The Washington Times Weekly - - Geopolitic­s - BY BILL GERTZ

The Pen­tagon an­nounced last week it is de­vel­op­ing a new strate­gic bomber that will carry both nu­clear and con­ven­tional weapons, as both China and Rus­sia are en­gaged in sim­i­lar stealth bomber pro­grams. The U.S. bomber, cur­rently named Long Range Strike Bomber, or LRS-B, even­tu­ally will be called the B-3 when the first air­craft are de­ployed in the mid-2020s.

The high-priced bomber is needed to re­place aging B-52 and B-1 bombers and aug­ment the small fleet of B-2s.

Northrop Grum­man, which builds the stealth drone known as the RQ-180, won an ini­tial $21.4 bil­lion con­tract for 21 of the air­craft, each of which are ex­pected to cost over $500 mil­lion. A hun­dred bombers even­tu­ally will be built.

Most of the fea­tures of the bomber re­main se­cret. How­ever, de­fense and mil­i­tary sources said the bomber will be the most ad­vanced strike air­craft in the world, with fea­tures that are ex­pected to far ex­ceed past bomber ca­pa­bil­i­ties for air-launched pre­ci­sion-guided bombs and mis­siles.

For the new bomber, mil­i­tary sources say it will also in­clude a com­bi­na­tion of in­tel­li­gence-gath­er­ing gear and long-range sen­sors that can trans­fer the data to on­board weapons to be launched in rapid, pin­point strikes.

Also, ini­tial ver­sions will be pi­loted, and more ad­vanced ver­sions are ex­pected to in­clude un­manned drone ver­sions.

Other pos­si­ble weapons on the bomber could in­clude laser guns for use against air­craft, mis­siles and even­tu­ally ground tar­gets.

Ad­di­tion­ally, with rapid growth of global cy­ber­war­fare ca­pa­bil­i­ties, the bomber is ex­pected to be used as a cy­ber­weapons plat­form with the abil­ity to con­duct re­mote and long-range cy­ber­at­tacks on key fa­cil­i­ties, such as other mil­i­tary com­mand and con­trol sys­tems.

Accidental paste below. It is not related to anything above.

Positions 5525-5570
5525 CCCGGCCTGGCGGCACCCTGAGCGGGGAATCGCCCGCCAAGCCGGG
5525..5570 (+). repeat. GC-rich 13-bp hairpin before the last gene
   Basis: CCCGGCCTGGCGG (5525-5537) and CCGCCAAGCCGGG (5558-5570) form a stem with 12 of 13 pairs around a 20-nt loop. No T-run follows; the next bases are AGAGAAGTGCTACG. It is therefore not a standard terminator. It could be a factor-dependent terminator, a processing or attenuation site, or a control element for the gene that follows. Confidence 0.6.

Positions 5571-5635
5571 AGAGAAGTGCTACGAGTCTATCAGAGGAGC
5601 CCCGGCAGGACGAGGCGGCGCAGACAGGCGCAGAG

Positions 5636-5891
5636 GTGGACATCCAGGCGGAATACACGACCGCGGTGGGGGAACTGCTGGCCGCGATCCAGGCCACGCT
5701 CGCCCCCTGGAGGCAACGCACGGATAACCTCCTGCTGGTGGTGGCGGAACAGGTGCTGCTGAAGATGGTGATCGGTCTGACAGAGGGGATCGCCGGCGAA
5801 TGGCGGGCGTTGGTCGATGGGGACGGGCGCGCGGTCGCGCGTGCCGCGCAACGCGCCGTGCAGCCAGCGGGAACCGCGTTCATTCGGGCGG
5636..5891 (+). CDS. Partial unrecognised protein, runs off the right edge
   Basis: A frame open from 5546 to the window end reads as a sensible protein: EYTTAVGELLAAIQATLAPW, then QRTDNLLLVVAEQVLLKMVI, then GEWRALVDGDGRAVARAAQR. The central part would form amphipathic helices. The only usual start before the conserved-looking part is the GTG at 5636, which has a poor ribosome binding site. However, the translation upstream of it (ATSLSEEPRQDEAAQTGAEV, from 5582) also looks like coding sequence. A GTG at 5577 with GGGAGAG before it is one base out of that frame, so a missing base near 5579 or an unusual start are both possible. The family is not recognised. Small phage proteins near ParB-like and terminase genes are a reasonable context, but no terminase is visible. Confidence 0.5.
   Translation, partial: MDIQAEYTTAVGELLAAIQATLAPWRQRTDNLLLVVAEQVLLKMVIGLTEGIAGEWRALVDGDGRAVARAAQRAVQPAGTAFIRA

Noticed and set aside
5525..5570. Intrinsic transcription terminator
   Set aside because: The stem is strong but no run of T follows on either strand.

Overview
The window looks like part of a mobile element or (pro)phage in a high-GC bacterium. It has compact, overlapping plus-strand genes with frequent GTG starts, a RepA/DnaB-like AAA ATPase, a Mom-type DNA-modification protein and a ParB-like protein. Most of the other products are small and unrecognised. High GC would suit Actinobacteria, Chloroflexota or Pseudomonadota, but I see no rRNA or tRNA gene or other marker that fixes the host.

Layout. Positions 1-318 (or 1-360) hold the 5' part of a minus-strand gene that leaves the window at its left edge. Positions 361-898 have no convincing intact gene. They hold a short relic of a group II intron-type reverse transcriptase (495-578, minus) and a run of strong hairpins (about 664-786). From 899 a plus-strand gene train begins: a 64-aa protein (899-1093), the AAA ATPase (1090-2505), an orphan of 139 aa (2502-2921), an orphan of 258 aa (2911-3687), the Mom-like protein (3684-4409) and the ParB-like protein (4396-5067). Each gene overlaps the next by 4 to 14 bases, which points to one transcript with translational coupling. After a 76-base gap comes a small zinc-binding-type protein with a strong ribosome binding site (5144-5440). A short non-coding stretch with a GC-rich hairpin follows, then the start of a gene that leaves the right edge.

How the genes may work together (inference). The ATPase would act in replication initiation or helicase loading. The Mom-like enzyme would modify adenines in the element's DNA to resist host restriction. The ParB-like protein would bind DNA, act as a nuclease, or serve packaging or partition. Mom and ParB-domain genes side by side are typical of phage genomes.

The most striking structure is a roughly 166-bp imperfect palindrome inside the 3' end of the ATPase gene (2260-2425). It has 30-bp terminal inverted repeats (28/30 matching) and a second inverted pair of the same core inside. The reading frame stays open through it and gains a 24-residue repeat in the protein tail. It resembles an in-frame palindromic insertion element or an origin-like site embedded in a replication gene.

Air Force Chief of Staff Gen. Mark Welsh said in an­nounc­ing the bomber con­tract: “The ca­pa­bil­i­ties of the LRS-B will en­sure the United States is able to hold any tar­get on the globe at risk, while pro­vid­ing our com­bat­ant com­man­ders crit­i­cal op­er­a­tional flex­i­bil­ity across the full range of mil­i­tary op­er­a­tions.”

The bomber will be de­signed to pen­e­trate in­creas­ingly ad­vanced air de­fenses of for­eign ad­ver­saries as well as pro­vid­ing nu­clear weapons de­ter­rence to al­lies, he added.

Re­tired Air Force Lt. Gen. David Dep­tula said he strongly sup­ports the de­ci­sion to build the new bomber, which was can­celed in 2009 as it took “way too long to make” due to red tape and pro­cure­ment rules.

“The abil­ity to strike tar­gets any­where in the world at any time to net strate­gic ef­fects is a core U.S. na­tional se­cu­rity ca­pa­bil­ity unique to the Air Force’s lon­grange strike force,” Gen. Dep­tula told In­side the Ring. “How­ever, with 87 per­cent of the coun­try’s bomber in­ven­tory fielded be­fore mod­ern stealth tech­nol­ogy, the coun­try is ex­ceed­ingly re­liant upon just a hand­ful of B-2s to reach the world’s hard­est tar­gets.”

Mean­while, China is en­gaged in build­ing a new stealth bomber that has been iden­ti­fied in some Chi­nese mil­i­tary web­sites as the H-18.

That pro­gram, like the Air Force bomber, re­mains one of Bei­jing’s deep­est se­crets. The bomber is ex­pected to be fielded around the same time as the U.S. B-3.

A model of the new Chi­nese stealth bomber was re­cently shown on the mil­i­tary web­site Top81 Ding­sheng, with the Chi­nese char­ac­ters for the bomber called “Di­vine Ea­gle.”

Rick Fisher, a se­nior fel­low at the In­ter­na­tional As­sess­ment and Strat­egy Cen­ter, said both China and Rus­sia have ad­vanced bomber pro­grams, but that Moscow ap­pears to have tem­po­rar­ily shelved its new bomber in fa­vor of restart­ing pro­duc­tion of Tu-160 Black­jack bombers.

“China’s Xian Air­craft Corp. is de­vel­op­ing a new strate­gic bomber that may be a ‘fly­ing wing’ de­sign called H-20,” he said, based on Asian gov­ern­ment sources. The bomber could be de­ployed by 2020. “In ad­di­tion, China may be work­ing on a new su­per­sonic theater bomber, some­times called H-18, but much less is known about this pro­gram,” Iran’s air de­fenses and radar also is Chi­nese in ori­gin.

Bei­jing also was an ini­tial sup­plier for Iran’s nu­clear pro­gram.


The aging U.S. Air Force B-52 bomber is to be phased out by newer plane mod­els go­ing into the mid-2020s. The Long Range Strike Bomber, or LRS-B, is the lead­ing con­tender, and will be known as the B-3.

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